• Cleaning – most rental agencies will charge a one-time cleaning fee of 100-150 euro ($130-200) at the end of the week.


The best option, of course, is a personal recommendation. However, keep in mind companies change from year to year, so unless you go with an established brand you may not be getting the same service your friends got in previous years.
The most well-known companies in Croatia are the Moorings (which is also strong worldwide) and Sunsail. Both are a little more expensive than what you’ll find with local connections, but are not unreasonable and are the easiest for first-time charterers.
Always negotiate the price of your charter. You should be able to secure discounts of at least 10% off the stated price, and if you book before March you can generally get up to 25% off.
Planning in advance is a good idea. Croatia has become such a prime destination that boats really do sell out and it’s unlikely you’ll find a good last-minute deal in season.
You can usually negotiate another 5-10% off the price if you pay in cash (via bank transfer) rather than a credit card.
Most companies tend to ask for a deposit of around 25% of the total cost when you make the reservation, and the balance a month before your trip.
Certain incidentals (such as the cleaning fee and the skipper’s salary, if you book one) are paid in cash.


Bookings begin on Saturday, but you usually can’t leave port until 5pm, as the chartering company will need to clean the boat after the previous group leaves. It’s usually free to stay in the home marina on your first night in case you have people arriving late.
You will have to be back in the marina either by 5pm Friday night or 9am Saturday morning – make sure you check this if you plan to have a full itinerary.
In some situations, limited marina space will compel you to raft up with complete strangers. This may mean you have strangers walking across your boat at any hour of the night or morning. Use this as an opportunity to make new friends and share the off-market Croatian booze that you mistakenly bought.
Croatian gin is terrible.
Croatian beer is delicious, in a lager kind of way.
Badel Croatian Cognac is this blogger’s favorite drink.Share this:

Exploring Turkey

This is a quick overview of the main cities to see outside of Istanbul. It’s a follow up to the earlier posts on Planning a Visit to Turkey and Orienting Yourself in Istanbul. Like both of those, it was written in conjunction with Kate Bloomer.

Flights: Internal flights in Turkey are very reasonable. If you book in advance you’re looking at roundtrip for under 100 TL (US $65), but even last minute you’ll be able to get good deals. Bulucak.com is an aggregator for internal Turkish flights, though it doesn’t always work. We’ve flown Anadolu Jet, Pegasus Airways, AtlasJet, Sun Express and Onur Air and they’ve all been legit (and much more comfortable than Easyjet/Ryanair).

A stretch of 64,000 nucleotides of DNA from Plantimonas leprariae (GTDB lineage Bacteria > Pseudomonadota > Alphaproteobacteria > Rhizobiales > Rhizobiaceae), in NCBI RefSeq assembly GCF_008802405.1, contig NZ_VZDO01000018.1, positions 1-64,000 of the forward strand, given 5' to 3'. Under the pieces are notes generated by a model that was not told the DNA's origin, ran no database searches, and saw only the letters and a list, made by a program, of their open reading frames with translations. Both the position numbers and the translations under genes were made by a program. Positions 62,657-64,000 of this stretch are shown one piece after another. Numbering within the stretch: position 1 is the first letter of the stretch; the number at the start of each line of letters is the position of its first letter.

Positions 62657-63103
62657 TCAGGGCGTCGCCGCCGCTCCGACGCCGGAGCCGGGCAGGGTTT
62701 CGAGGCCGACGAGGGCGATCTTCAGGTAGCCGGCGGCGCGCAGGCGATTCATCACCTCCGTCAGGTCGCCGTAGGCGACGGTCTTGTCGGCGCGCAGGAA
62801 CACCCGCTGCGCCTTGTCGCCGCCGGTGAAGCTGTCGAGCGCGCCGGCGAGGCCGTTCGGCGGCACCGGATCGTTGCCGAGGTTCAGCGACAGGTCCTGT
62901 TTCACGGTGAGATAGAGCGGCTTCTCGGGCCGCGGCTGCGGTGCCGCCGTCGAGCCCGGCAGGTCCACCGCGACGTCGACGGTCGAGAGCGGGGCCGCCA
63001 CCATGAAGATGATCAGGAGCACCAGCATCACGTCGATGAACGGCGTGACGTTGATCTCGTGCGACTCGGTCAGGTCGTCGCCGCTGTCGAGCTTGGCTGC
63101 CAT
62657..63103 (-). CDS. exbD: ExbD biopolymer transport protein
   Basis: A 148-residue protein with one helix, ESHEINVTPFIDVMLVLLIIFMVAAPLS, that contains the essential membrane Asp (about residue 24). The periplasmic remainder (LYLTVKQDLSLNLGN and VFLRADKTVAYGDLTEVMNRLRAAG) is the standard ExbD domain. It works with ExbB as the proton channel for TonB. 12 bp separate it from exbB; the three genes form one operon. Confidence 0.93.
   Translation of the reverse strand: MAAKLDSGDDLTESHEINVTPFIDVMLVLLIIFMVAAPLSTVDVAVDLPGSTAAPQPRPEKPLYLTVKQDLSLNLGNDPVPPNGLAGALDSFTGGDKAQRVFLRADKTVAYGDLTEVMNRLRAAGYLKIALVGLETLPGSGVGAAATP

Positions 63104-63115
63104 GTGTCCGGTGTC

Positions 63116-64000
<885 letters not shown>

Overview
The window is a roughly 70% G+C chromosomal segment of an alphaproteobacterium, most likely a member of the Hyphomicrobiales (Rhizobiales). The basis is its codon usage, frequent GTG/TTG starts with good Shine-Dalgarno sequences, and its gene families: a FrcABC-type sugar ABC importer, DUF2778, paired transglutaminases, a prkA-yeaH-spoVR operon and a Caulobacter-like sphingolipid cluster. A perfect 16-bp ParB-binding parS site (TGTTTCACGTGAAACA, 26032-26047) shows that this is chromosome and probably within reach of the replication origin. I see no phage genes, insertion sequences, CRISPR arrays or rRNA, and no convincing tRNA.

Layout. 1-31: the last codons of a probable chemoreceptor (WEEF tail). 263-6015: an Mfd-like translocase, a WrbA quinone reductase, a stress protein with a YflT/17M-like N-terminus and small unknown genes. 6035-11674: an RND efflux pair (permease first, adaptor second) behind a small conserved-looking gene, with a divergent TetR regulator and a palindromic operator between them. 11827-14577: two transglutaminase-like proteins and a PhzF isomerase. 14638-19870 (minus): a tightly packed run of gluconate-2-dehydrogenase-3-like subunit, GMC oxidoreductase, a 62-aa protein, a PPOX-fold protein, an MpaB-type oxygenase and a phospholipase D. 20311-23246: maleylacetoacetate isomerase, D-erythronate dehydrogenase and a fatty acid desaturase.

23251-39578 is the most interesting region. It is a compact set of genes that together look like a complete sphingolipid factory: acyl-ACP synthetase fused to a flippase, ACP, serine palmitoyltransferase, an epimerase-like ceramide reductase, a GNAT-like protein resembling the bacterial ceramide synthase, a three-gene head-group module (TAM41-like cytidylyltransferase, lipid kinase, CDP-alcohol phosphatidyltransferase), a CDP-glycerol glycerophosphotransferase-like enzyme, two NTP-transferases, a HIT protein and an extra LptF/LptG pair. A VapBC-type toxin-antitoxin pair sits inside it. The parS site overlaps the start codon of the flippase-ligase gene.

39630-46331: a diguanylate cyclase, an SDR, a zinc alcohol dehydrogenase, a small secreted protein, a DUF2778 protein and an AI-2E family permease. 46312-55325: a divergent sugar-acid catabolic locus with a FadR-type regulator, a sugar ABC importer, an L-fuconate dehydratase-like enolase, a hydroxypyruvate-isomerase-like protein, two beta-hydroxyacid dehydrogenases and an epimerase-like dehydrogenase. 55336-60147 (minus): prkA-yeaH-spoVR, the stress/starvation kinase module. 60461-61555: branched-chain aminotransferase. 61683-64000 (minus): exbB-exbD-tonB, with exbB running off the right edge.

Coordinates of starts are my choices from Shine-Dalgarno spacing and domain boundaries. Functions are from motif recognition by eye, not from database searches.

Train: The train network in Turkey is slow and far from comprehensive, but that doesn’t tend to matter to people who are considering taking the train. There are apparently some lovely overnight options to Kayseri (near Capadoccia), Konya, or Ankara, though the former two do fill up so be sure to book a day or two in advance. There are also some slower, atmospheric (read: rather dingy) services to Van and Kars in the east.

Bus: most buses are extremely comfortable coach buses with a personal TV and attendants who will bring you tea and nibbles. Metro and Ulusoy often have Wifi as well. Since buses are mostly used by locals, it’s a great way to get a sense of the country outside the tourist enclaves.

Car: Highways are generally very good and international signage makes it easy to navigate. Car rental is quite cheap but gasoline is EXTREMELY expensive – count on paying more for gasoline than the car rental.
  • Cappadocia: This was the first place I visited after Istanbul and the first I’d recommend. The area has plenty to do for the active – from walking through the beautiful Ihlara Valley, visiting underground cities and rock cut churches, and wandering through the fairy chimneys. The Goreme Open Air Museum (15 TL, 8 TL additonal for the Dark Church) contains more than 30 rock-carved churches and chapels with amazing frescoes dating from the 9-11th century. I highly suggest staying in Goreme, and if possible at the Kelebek (www.kelebekhotel.com) , where the owner Ali has a beautiful boutique hotel that’s actually built inside a fairy chimney (as well as a nice buffet breakfast included in the reasonable price). The view from a hot air balloon is supposed to be incredible, but comes at a (probably reasonable) price of around 120 euro. Fly or take the train to Kayseri or Nevsehir, where a hotel bus will pick you up.
  • Ephesus: Flights are available to Izmir, and from there you can take a bus or often hotels will provide a shuttle service to Selcuk (approx. 55 km), the closest town to these stunning Hellenistic ruins. Ephesus is a marvelous sight and well worth visiting – you can walk through in about 2 hours, it costs 20 TL to get in. In Selcuk you can also visit the House of the Virgin Mary (Meryem Ana Evi), 10 km south on the hills. As you might guess, this supposedly the house where the Virgin Mary spend her last days in Ephesus. The Vatican declared this place an official Catholic pilgrimage site. The Museum of Ephesus, which contains objects found in the excavation, is well worth a visit. The most famous of the camel wrestling matches also takes place in Selcuk in January.